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How to find housing in Hamburg & Germany

By Thursday, October 09, 2014 , ,

Finding somewhere to live in Hamburg is notoriously difficult. We had a really difficult time of it, and there were a few instances where we were thinking of just giving up and going back to the US.

My husband and were both used to being able to ask around or search for apartment and housing complexes, and then contact then to see if they had any available apartments. Here, each rental is listed as a separate property through a real estate website. Of course, you can out about places through word of mouth, other classifieds or even occasionally flyers, but typically each flat is advertised completely separately from the one across the hall.

With that in mind, I thought I'd put together a guide to help new expats and longtime residents find housing in Hamburg, although I think a lot of these tips will help you throughout Germany.

Know the terms

Immobilien - properties.
Haus/Häuser - House/Houses

Miete/Mienten - Rent
Kauf/kaufen - Buy

Kalt - Rent without any utilities included
Warm - Rent with at least some utilities included Be careful, this means different things to different people. Our current apartment comes with everything, but we just looked at one advertised as warm that didn't include electricity or water, an extra 90 a month.

Kaution - Deposit
Courtage - essentially a finders fee. You pay this one time fee when you start to rent an apartment to the person or company that found you the apartment. This can be up to 3 times a month's rent, but not all apartments have this.

WG (Wohngemeinschaft) - A shared apartment, often with more than two flatmates.

Places to Look

immobilienscout24.de and wg-gesucht.de are popular websites.

If you are associated with the University of Hamburg try the International Housing Office.

Rumour has it there's a classifieds for Airbus employees only.

If you or your partner/friend/flatmate is female, join the Girl Gone International Hamburg facebook group. There are loads of people buying and selling things in their classifieds, including apartments to let, sublease or places in a WG. (not to mention the furniture and appliances you'll want to fit your future home out in!)

Other Facebook groups geared towards expats will often feature housing as people come and go and need someone to take over their lease.

Tips and Tricks

Getting an apartment here is a lot like applying for a job. There will be an interview, you may be asked to fill in an application with questions like "what musical instruments do you play?" And you will be competing with other people for the job. I mean flat.

Instead of arranging a time to go view the apartment, sometimes there will be an open house for a few hours, where a few people will be allowed to look at the flat at a time. It's not uncommon for a long line to be seen snaking out the door, down the stairs and out the building.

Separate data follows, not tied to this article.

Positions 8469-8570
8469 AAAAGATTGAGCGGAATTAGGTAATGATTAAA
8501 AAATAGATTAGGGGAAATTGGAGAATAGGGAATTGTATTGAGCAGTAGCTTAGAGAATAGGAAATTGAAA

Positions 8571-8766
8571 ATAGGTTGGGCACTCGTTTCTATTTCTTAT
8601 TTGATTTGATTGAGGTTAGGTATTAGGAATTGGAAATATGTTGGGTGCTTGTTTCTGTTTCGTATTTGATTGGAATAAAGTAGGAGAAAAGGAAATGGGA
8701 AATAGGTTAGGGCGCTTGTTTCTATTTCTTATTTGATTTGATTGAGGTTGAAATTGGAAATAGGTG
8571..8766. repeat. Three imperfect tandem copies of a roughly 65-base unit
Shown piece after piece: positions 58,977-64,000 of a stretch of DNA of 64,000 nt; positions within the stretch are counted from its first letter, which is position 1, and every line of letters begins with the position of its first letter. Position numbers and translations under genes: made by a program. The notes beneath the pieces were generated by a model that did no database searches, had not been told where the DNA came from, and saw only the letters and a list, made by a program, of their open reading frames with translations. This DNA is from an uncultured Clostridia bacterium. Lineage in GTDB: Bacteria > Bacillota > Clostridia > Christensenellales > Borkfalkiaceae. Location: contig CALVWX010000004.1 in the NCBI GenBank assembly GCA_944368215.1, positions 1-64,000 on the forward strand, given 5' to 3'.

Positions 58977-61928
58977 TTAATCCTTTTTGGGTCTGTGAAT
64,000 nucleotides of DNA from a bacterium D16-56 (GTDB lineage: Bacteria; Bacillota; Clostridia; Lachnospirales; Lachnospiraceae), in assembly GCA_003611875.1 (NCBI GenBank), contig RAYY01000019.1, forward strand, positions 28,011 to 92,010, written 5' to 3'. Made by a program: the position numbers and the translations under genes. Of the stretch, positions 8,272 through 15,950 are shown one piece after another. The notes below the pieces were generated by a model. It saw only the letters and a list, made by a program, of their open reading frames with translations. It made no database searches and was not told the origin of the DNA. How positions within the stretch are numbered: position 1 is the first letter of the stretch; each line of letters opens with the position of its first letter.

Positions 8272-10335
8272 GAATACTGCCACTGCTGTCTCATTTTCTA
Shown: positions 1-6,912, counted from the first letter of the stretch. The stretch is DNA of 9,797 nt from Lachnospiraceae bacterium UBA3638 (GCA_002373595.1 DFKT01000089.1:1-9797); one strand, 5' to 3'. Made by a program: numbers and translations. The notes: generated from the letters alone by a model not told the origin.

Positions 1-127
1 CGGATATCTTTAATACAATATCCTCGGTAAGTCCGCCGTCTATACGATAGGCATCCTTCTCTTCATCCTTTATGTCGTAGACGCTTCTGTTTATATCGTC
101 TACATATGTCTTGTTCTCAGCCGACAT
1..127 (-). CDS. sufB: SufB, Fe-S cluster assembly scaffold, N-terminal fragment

I can also be helpful to know which distracts you'd like to live in, which ones are really expensive, and which neighborhoods are kinda far away, but have a short commute because they're near a train station.

Bring a native speaker with you if you don't speak German very well.

When applying, if you have a Phd, MD, or any other fancy title, use it! Some places don't care about this kind of stuff, but some really do.

Similarly, make contact with your most official and impressive sounding email. We started looking for places to live before I got my official email set up, and no one responded to our inquiries. Once I had my university email, we contacted the same apartments and got loads of responses.

Ask about which appliences are included. It's not unusal for people the take the washing machine, fridge and oven with them when they move.

Ask about other monthly costs. No only can 'warm' mean anything from including just heating to everything, sometimes there unusual monthly fees, like for maintaining and heating the stairs and lobby of the building, or trash pick up.

They still use faxes a lot in Germany, so if you're looking for a place before you move, it might be ideal to find somewhere with a fax machine you can use.

If you're American, you're probably used to measuring rooms in square feet. Here, it's all going to be in square meters. If you can, get an idea for how big a 40, 50, 60 etc square meter apartment is.

A one room apartment means a one bedroom apartment, and may include a separate living room and kitchen.

Be prepared for some strange stuff:

  • One of the first places we tried to look at we didn't even get in the door. The current resident had locked himself in and was refusing the leave the apartment.
  • Another place we looked at came with a surprise at the end: although there was enough space for a couple to live there, only one person was permitted because of moisture.
  • Friends of ours thought they'd found a nice place, but couldn't take it because the ceilings in the kitchen and bathroom were so short the husband couldn't stand up in them.
How did you find your apartment? Any tips I've forgotten? Leave them in the comments and I'll add them to the list!

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  1. Hi Claire, I nominated you for a Liebster Award! I enjoy your blog...